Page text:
Stress and quality of life in African American cancer survivors

John P. Garofalo, Heidi A. Hamann, Kevin Ashworth, Andrew Baum

Research output: Contribution to journalReview article

14 Scopus citations

Abstract

The quality of life (QOL) of cancer survivors must be investigated as we learn about the risks and protective factors associated with cancer survival. Little research has included African American cancer survivors, and this group could be more or less vulnerable to the added stress of cancer. By virtue of the greater stress burden imposed by minority status, lower socioeconomic status, and other social/ cultural factors, African Americans may be at increased risk for poor QOL and poor health outcomes. Alternatively, they may be protected from some of these negative outcomes. We propose a model to better understand the unique sociocultural features that influence QOL for certain cancer sites where racial disparities are well established. A comprehensive knowledge of QOL among these survivors will guide future research and facilitate the development of interventions to improve QOL, possibly reducing observed health disparities.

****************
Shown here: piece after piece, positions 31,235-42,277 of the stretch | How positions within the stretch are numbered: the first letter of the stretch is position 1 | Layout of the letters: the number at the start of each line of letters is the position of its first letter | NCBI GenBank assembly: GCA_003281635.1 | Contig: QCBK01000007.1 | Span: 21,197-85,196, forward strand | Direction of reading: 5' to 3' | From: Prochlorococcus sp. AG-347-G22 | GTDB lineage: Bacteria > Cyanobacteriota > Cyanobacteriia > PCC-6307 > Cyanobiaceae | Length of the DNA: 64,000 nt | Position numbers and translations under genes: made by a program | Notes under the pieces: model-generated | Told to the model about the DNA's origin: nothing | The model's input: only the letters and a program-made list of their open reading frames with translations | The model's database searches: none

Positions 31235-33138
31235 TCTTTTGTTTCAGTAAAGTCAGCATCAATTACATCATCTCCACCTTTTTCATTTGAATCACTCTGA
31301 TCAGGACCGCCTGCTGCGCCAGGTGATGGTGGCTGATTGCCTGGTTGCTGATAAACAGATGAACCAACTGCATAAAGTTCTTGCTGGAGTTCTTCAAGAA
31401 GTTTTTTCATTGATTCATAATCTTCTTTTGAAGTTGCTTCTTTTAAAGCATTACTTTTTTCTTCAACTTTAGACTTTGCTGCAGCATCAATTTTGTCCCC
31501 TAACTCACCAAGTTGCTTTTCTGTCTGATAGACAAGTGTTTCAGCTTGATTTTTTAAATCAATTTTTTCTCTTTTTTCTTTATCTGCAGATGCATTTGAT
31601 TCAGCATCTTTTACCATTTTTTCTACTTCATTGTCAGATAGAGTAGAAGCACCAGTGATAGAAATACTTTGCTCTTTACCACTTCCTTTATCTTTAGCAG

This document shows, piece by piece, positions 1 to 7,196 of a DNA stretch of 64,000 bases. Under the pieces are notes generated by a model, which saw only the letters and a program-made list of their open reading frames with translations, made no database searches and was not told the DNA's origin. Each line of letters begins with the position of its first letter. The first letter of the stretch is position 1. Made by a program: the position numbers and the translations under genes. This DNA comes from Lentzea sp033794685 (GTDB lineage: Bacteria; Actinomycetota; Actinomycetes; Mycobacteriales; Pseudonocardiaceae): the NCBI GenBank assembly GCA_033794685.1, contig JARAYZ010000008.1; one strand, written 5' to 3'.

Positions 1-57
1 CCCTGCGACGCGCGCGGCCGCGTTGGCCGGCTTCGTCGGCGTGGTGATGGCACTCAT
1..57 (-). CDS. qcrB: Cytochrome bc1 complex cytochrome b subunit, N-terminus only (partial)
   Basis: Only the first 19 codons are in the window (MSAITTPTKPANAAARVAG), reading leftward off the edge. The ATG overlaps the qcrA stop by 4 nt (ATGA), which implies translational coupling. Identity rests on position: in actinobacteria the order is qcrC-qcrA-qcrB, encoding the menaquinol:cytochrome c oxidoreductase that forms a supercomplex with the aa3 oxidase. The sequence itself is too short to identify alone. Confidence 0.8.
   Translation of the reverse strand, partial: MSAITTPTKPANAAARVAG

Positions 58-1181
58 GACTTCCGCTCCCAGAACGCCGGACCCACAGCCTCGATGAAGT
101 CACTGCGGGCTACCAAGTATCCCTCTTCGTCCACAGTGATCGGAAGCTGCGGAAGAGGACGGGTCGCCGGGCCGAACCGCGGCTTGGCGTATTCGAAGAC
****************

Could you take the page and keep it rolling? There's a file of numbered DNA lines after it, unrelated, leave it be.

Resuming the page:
Original languageEnglish (US)
Pages (from-to)732-738
Number of pages7
JournalEthnicity and Disease
Volume16
Issue number3
StatePublished - Dec 1 2006

Keywords

  • African American
  • Ambient stress
  • Cancer survivors
  • Health disparities
  • Quality of life

ASJC Scopus subject areas

  • Epidemiology

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  • Cite this

    Garofalo, J. P., Hamann, H. A., Ashworth, K., & Baum, A. (2006). Stress and quality of life in African American cancer survivors. Ethnicity and Disease, 16(3), 732-738.